Basic Guide to Life Insurance

Sean Jameson is the marketing manager of a large toy manufacturer. He is a family man of 40. His wife Cindy is a part-time assistant at a local supermarket. Their children Cheryl (14), Adrienne (12) and Bart (6) are enrolled at a private school.

The Jamesons own two cars, a modern home and have some savings. The house is mortgaged to the bank and the cars have been financed through the bank’s Motor Finance division.

Sean was already running late for the regular Monday morning management meeting when he received a call from the bank’s broker. He hastily agreed to a meeting with the broker.

The meeting took place at the Jameson’s home in the early evening. Sean and Cindy were brought face to face with the bare facts. If anything happened to Sean, the family would be all but destitute. Their savings would last a year at most and Cindy would probably lose the house and cars. The private school would have to go.

This huge risk could be covered by a life insurance policy. The needs analysis’ revealed that a capital sum of at least $1 million will be required as an investment to ensure that the family could maintain their lifestyle in the event of his death. The broker’s plan will provide the required capital. A part investment, part life cover mix. In just 25 years the premium of $1000 per month will have turned into an illustrated $1 million and the family will be protected. The premium will increase by 5% each year. In addition, the policy would include disability cover at no charge! The broker completes the form, Sean signs and undergoes the required medical tests.

The policy is known as a universal life’ policy. At the beginning, a significant portion of the premium is used to cover life insurance, and the remainder (after expenses) is invested. As the investment portion grows, the requirement for life cover diminishes.

The life insurance company uses mortality tables to calculate the risk of Sean dying within the next year. These tables show the proportion of people that die at each age. Between the ages of 40 and 41, roughly 0.2% or 2 out of every 1000 people of that age die. The statistics vary from country to country, by gender and by race. For a white male the risk is 0.25% or 2.5 per 1000. Females have a much lower chance of dying! As the age increases, so does the risk.

Being healthy, Sean’s risk of dying is actually less than that of the general population.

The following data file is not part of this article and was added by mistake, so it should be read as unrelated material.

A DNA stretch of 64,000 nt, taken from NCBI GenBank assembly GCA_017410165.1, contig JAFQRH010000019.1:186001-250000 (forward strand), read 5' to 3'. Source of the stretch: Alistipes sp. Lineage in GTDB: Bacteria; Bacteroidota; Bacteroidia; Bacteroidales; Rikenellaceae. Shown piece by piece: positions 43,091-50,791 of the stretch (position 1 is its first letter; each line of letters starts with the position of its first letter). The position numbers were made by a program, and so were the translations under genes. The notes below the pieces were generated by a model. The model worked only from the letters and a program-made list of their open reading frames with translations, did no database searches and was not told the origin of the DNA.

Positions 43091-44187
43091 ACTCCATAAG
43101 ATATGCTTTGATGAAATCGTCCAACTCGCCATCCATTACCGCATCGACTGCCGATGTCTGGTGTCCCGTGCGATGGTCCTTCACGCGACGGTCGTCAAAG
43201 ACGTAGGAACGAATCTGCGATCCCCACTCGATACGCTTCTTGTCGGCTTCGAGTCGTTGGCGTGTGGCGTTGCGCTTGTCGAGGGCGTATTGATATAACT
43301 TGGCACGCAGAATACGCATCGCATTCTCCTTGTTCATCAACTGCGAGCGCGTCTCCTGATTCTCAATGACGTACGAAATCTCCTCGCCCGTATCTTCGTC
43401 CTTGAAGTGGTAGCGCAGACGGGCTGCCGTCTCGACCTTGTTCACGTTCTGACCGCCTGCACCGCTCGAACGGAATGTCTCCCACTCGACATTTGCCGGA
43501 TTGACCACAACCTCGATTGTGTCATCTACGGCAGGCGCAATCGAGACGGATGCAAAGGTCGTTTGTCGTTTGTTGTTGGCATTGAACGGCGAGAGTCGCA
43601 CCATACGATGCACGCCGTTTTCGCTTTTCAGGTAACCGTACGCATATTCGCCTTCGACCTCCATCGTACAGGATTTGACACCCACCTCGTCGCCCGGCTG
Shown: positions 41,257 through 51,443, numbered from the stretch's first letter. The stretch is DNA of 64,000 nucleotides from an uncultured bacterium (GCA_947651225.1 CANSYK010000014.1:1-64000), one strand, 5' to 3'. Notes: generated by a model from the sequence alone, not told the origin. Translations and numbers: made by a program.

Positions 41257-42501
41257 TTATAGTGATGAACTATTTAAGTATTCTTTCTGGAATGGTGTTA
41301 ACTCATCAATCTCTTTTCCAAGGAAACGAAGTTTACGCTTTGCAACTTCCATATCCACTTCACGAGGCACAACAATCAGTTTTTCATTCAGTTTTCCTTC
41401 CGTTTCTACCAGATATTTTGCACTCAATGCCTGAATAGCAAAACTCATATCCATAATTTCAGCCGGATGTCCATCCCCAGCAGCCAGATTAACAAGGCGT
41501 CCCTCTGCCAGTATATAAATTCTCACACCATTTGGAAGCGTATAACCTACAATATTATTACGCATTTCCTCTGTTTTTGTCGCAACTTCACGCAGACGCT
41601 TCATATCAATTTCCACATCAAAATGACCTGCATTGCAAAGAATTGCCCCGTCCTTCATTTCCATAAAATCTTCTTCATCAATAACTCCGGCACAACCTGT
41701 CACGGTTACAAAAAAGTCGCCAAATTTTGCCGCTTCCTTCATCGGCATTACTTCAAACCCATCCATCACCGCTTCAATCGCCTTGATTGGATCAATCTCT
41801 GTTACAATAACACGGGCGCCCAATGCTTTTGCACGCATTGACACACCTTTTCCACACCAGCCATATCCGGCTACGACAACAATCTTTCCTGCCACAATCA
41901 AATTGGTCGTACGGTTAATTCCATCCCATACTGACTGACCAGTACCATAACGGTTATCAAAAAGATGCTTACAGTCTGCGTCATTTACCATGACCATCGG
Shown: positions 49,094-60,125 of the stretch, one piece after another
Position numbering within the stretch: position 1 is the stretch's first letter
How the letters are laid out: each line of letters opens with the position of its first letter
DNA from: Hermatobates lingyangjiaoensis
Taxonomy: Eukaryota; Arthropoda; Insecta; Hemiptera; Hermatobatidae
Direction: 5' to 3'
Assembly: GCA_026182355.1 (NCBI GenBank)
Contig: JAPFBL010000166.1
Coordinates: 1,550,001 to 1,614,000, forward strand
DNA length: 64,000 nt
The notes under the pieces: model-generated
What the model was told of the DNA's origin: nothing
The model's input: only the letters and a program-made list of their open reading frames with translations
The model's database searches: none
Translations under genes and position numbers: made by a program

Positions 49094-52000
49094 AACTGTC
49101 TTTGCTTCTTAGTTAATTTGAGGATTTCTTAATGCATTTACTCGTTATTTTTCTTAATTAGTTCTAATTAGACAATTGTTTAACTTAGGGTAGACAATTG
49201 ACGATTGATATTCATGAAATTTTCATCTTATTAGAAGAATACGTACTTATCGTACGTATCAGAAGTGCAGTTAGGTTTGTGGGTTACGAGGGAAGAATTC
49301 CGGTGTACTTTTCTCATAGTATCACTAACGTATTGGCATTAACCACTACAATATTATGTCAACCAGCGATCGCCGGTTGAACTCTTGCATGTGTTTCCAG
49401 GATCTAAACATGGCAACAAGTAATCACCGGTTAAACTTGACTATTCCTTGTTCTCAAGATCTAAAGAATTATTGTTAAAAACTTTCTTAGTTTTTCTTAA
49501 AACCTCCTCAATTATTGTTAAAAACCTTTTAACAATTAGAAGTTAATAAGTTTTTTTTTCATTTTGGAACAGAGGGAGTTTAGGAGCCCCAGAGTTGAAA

The risk of death for the first year is 0.25% or 1 in 400. The cost of $1m life cover for the year is $2,500 or $208.33 per month. The insurance company need to do more than simply break even. So the odds are changed to favour the insurance company. Life cover is charged at 0.4% – $4000 for the first year. Broker’s commission is paid at 85% of the first year’s premium – $10,200. Expenses are calculated at an additional $134 per month. So the first year’s costs amount to $15,808 (Risk Cover $4,000 + Commission $10,200 + expenses $1,608) from the $12,000 premium. At the end of year 1, the policy shows a shortfall of $3808. In the second year some funds will become available for investment. Commission, expenses and the margin on life insurance may vary according to the company and the country, but the principle is the same.

5 years later Cindy has a shock visit from the police. Sean has been killed in a terrible motor accident. The family are devastated. The life company are informed and a claim initiated. But the family are in for another shock. Under huge stress at work, Sean had taken to smoking a few months earlier. He did not think of telling the insurance company. The insurance company discovered this and refuted the claim on the basis of non-disclosure. Sean had been covered as a non-smoker.

Non-disclosure refers to anything that could materially affect the risk but is not disclosed to the insurer. Smoking is one of these risks. Others would be undisclosed health history. Had Sean told the life company, the family would have been paid the $1m. Had Sean lived, the investment portion would have grown.

Life insurance can be seen as a wager. The premium is the bet. The risk-cover the prize. As long as the premium is paid, the cover will remain. The client wins if he dies as long as he has disclosed everything.